What is a 'Limited Partner'

Also known as a silent partner, a limited partner is a business partner whose liability is limited to the amount of their investment in the company.  Because the limited partner is not a material participant in business operations, the IRS considers their income as passive income. A limited partner who participates in a partnership for more than 500 hours in a year may be viewed as a general partner.

BREAKING DOWN 'Limited Partner'

A limited partnership (LP) has at least one general partner and at least one limited partner. Some states allow limited partners to vote on issues affecting the basic structure of the partnership. Voting issues include removing general partners, terminating the partnership, amending the partnership agreement, or selling most, or all, of the company’s assets.

Liability for General and Limited Partners

A general partner typically receives payment for controlling the company’s daily operations and making legally binding decisions. A general partner is personally liable for business debts and legal proceedings. For example, if one general partner cannot pay a creditor’s debt, the creditor may collect from another general partner.

A limited partner invests capital in exchange for shares in the partnership. A limited partner has restricted interaction in the business' practices. As such they cannot incur obligations on behalf of the partnership, participate in daily operations, or manage the operations. For example, a limited partner may invest $100,000 in a real estate partnership but cannot engage in real estate transactions for the firm.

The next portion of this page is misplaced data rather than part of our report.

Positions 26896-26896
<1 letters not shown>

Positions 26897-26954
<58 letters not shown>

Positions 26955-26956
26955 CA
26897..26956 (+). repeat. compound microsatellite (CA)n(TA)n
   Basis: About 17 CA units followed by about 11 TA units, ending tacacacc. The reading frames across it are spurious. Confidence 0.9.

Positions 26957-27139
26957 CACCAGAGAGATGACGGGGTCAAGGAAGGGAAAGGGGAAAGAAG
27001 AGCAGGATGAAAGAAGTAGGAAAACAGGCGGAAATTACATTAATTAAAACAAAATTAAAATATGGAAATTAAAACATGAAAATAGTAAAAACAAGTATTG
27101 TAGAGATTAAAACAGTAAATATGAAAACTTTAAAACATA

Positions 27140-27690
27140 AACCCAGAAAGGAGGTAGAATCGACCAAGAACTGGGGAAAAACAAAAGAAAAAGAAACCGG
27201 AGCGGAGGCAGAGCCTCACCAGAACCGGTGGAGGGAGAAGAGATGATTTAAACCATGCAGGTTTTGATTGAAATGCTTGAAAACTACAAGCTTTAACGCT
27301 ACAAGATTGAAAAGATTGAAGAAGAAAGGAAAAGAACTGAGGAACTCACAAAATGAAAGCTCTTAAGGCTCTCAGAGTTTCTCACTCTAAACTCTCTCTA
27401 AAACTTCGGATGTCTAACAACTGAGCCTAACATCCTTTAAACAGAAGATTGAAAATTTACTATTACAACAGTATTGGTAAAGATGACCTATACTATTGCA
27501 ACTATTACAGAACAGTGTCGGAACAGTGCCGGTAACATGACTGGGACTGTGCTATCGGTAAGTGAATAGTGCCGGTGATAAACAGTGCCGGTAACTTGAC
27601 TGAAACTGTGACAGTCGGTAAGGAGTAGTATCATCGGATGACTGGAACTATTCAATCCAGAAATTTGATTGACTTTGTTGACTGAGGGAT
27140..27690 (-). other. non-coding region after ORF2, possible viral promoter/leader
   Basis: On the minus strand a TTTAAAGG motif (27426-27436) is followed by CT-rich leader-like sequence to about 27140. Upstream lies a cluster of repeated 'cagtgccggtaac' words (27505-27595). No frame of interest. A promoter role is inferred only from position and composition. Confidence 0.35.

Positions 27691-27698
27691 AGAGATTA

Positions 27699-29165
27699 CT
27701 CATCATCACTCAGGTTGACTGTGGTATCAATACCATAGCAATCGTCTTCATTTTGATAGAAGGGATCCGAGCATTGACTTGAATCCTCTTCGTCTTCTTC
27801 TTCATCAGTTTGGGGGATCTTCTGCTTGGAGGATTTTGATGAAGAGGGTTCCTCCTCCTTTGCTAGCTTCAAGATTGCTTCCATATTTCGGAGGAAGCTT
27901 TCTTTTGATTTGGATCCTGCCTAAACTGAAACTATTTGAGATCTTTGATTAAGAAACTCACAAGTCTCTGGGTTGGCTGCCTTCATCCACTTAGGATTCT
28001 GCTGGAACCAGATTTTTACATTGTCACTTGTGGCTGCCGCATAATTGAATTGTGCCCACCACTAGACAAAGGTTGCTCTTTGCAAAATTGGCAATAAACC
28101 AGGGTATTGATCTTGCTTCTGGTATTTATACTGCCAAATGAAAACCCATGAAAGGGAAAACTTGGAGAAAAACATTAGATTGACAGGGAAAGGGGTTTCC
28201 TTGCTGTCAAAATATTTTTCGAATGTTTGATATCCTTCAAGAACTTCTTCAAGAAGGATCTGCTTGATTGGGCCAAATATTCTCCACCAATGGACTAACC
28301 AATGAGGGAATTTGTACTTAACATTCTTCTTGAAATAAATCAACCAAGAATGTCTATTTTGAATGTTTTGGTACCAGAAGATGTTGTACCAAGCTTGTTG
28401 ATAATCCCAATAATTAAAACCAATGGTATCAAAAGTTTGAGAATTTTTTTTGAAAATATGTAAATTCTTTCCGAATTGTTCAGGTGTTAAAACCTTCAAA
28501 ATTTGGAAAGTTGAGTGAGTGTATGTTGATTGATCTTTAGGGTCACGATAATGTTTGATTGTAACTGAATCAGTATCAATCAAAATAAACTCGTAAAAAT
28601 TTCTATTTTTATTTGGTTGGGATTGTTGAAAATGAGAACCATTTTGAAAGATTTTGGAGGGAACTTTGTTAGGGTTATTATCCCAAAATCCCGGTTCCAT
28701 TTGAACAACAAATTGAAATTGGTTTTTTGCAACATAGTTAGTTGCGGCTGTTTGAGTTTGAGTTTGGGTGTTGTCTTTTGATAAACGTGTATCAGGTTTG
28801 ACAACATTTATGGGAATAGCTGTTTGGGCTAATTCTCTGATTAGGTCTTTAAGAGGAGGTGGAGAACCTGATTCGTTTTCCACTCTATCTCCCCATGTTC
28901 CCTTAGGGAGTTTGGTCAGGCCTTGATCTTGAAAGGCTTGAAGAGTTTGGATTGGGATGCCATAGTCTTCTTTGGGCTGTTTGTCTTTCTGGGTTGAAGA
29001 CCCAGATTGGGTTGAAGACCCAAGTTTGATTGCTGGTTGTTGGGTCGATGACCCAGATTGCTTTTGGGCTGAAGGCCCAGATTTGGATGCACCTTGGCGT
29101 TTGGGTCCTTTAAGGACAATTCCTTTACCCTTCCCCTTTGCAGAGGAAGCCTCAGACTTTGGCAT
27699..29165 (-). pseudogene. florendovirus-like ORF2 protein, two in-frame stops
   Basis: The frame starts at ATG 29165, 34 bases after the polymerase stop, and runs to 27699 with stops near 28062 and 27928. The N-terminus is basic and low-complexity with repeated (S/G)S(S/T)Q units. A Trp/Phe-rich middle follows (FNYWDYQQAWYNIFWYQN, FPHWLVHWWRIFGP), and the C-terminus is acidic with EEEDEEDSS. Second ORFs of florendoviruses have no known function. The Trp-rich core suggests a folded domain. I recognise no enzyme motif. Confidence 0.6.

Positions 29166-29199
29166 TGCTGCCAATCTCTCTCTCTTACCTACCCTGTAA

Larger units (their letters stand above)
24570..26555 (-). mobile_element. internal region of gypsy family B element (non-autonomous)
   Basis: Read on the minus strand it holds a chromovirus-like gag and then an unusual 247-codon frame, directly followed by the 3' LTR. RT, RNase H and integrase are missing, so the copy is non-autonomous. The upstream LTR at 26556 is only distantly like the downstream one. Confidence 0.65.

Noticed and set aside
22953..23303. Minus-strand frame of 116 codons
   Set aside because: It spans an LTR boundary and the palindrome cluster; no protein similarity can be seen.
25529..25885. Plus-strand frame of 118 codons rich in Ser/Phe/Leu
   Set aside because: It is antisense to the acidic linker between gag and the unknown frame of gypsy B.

Because the limited partner does not control managing operations, they are not personally liable for the partnership's debts. For example, a creditor may seek recovery against the general partners' personally-owned assets. However, claims against the limited partner's financial investment are truncated. Alternatively, a limited partner may become personally liable if they assume an active role in the business. To claim against the limited partner, the creditor must prove that they engaged in activities aligned with general partner duties. If it is confirmed, the limited partner may be fully liable for the creditor’s claims.

Tax Treatment for Limited Partners

Limited partnerships (LPs), similar to general partnerships, are pass-through or flow-through entities. Pass-through means each of the partners is responsible for taxes, rather than the business itself.  Although the IRS treats LPs like general partnerships where all partners individually report and pay taxes on their share of the profits, limited partners do not pay self-employment taxes. Because they are not active in the business, the IRS does not consider limited partners’ income as earned income. The income received is passive income.  The Taxpayer Relief Act of 1986 allows limited partners to offset reported losses from passive income.

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